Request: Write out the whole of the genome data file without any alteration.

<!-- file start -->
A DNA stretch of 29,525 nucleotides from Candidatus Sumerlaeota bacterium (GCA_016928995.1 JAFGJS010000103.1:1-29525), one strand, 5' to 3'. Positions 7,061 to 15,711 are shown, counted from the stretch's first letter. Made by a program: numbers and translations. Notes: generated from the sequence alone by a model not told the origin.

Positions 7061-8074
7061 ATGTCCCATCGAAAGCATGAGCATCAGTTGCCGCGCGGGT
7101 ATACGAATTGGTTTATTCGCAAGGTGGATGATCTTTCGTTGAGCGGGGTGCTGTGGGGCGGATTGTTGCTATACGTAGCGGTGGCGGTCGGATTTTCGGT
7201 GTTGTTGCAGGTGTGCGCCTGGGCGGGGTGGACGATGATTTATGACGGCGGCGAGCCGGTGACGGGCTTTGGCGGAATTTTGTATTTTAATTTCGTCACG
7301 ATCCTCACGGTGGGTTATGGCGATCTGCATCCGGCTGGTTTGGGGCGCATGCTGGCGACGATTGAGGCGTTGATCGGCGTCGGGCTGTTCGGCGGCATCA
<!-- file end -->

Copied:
A DNA stretch of 29,525 nucleotides from Candidatus Sumerlaeota bacterium (GCA_016928995.1 JAFGJS010000103.1:1-29525), one strand, 5' to 3'. Positions 7,061 to 15,711 are shown, counted from the stretch's first letter. Made by a program: numbers and translations. Notes: generated from the sequence alone by a model not told the origin.

Positions 7061-8074
7061 ATGTCCCATCGAAAGCATGAGCATCAGTTGCCGCGCGGGT
7101 ATACGAATTGGTTTATTCGCAAGGTGGATGATCTTTCGTTGAGCGGGGTGCTGTGGGGCGGATTGTTGCTATACGTAGCGGTGGCGGTCGGATTTTCGGT
7201 GTTGTTGCAGGTGTGCGCCTGGGCGGGGTGGACGATGATTTATGACGGCGGCGAGCCGGTGACGGGCTTTGGCGGAATTTTGTATTTTAATTTCGTCACG
7301 ATCCTCACGGTGGGTTATGGCGATCTGCATCCGGCTGGTTTGGGGCGCATGCTGGCGACGATTGAGGCGTTGATCGGCGTCGGGCTGTTCGGCGGCATCA